The introduction in 2020 of subchapter V for small business chapter 11 cases was the biggest structural reform in business bankruptcies since the enactment of the Bankruptcy Code in 1978. Subchapter V was enacted in 2019 as part of the Small Business Reorganization Act and became effective in February 2020. It was originally limited to cases with $2,725,625 or less in debt, but when Congress passed the CARES Act in 2020 in response to the COVID pandemic, it increased the subchapter V debt limit to $7.5 million. While that increase was originally scheduled to expire on March 27, 2021, it was extended through March 27, 2022.
Now there appears to be bipartisan support in Washington for making the $7.5 million debt limit permanent. Senator Charles Grassley, a ranking member of the Senate Judiciary Committee, who has had a long interest in reforms of the Bankruptcy Code, has said that he supports a permanent revision in the debt limit.
Before the enactment of subchapter V, there was widespread agreement among lawyers, lenders and bankruptcy judges that chapter 11 had become unwieldy – and too expensive – for small business reorganizations. Subchapter V was designed to address those problems because it:
- Allows a debtor’s equity holders to retain ownership of the debtor without paying creditors in full and without contributing new value;
- Eliminates the need to appoint a creditors’ committee unless the court orders otherwise “for cause;”
- Eliminates the requirement that a debtor file a disclosure statement, instead requiring the debtor to include in its proposed plan of reorganization a brief history of the debtor’s operations, a liquidation analysis, and projections regarding the debtor’s ability to make its plan payments;
- Provides for the appointment of a subchapter V trustee to help develop a plan of reorganization;
- Gives the debtor the exclusive right to file a plan of reorganization, but the debtor is required to file a plan within 90 days of the commencement of the case, which is intended to speed the process;
- Allows the debtor to modify non-purchase-money debt incurred primarily in connection with the debtor’s small business that is secured by an interest in the debtor’s principal residence;
- Allows the debtor to confirm a plan even without any creditor support; and
- Eliminates quarterly United States Trustee fees.
Based on the number of subchapter V cases filed, the new law has been a success. According to statistics compiled by the Department of Justice, there have been approximately 2,900 subchapter V cases filed since early 2020. That number stands in stark contrast to the small number of traditional chapter 11 cases, which have been at record low levels. According to statistics published by the ABL Advisor, business chapter 11 filings in January 2022, totaled 223, a 53% drop from the 479 business chapter 11 filings in January 2021.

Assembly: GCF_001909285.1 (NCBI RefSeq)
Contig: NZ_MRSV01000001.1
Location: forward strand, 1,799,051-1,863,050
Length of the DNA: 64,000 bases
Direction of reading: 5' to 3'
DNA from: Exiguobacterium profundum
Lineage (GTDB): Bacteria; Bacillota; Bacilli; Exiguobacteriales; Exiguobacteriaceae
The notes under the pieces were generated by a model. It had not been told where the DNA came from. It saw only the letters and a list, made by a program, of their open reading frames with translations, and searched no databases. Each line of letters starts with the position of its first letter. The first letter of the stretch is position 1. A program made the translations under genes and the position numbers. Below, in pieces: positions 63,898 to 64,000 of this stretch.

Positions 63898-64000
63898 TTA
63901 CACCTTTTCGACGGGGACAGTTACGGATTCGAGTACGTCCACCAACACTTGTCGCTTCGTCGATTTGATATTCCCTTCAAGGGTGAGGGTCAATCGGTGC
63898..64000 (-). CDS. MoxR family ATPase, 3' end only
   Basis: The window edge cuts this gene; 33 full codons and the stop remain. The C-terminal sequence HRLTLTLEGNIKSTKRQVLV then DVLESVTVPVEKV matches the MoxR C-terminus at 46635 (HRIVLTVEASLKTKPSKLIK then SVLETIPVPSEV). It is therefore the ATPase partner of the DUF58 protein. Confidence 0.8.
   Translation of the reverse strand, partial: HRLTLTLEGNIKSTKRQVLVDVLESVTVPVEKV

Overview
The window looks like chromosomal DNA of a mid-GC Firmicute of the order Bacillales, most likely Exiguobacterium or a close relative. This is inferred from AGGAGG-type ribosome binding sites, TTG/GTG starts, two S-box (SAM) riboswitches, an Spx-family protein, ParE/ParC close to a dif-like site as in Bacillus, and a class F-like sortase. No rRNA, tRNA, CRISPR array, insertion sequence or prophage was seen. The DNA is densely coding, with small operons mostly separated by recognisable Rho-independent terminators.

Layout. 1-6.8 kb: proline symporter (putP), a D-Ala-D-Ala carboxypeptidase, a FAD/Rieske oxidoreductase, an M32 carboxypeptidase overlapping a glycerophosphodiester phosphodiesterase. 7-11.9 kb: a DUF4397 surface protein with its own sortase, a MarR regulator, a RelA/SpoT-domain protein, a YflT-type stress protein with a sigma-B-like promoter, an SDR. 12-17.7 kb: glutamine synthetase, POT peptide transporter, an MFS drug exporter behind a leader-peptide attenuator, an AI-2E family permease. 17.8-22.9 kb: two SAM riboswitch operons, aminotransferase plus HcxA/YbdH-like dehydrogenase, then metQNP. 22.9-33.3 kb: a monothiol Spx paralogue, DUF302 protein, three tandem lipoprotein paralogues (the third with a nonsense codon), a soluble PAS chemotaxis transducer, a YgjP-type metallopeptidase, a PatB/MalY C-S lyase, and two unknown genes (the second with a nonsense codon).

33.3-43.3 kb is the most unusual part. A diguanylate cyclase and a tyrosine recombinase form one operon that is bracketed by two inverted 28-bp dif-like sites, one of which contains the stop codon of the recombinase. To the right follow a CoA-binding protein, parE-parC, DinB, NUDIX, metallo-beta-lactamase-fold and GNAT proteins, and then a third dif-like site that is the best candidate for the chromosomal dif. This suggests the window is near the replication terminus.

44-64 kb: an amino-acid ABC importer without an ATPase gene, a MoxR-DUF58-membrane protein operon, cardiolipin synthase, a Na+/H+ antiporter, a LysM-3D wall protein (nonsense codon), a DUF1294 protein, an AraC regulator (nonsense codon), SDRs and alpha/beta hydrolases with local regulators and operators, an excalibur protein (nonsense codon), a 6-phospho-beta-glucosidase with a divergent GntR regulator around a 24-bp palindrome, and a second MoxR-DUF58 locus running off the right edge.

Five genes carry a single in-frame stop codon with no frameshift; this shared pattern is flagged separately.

Subchapter V appears to have been a well-designed and successful experiment. Its provisions were carefully crafted to tackle well-known problems that chapter 11 posed for small business. And the number of subchapter V case filings demonstrates that it clearly filled a need. In light of that successful – albeit brief – history, it’s worth asking whether the debt limits should be further increased. A business with $7.5 million in debt is still a very small business measured by the standards of the US economy. And a business with debt just above those limits will still find a traditional chapter 11 case lengthy and expensive. Increasing the debt limit would make subchapter V available to a much larger universe of troubled businesses. Given that history, Congress may want to go beyond making the $7.5 million debt limit permanent and even consider increasing the debt limit, if only on a temporary basis to see if the increased limits provide the same benefits to small businesses seeking to reorganize without unfairly harming the interests of their creditors.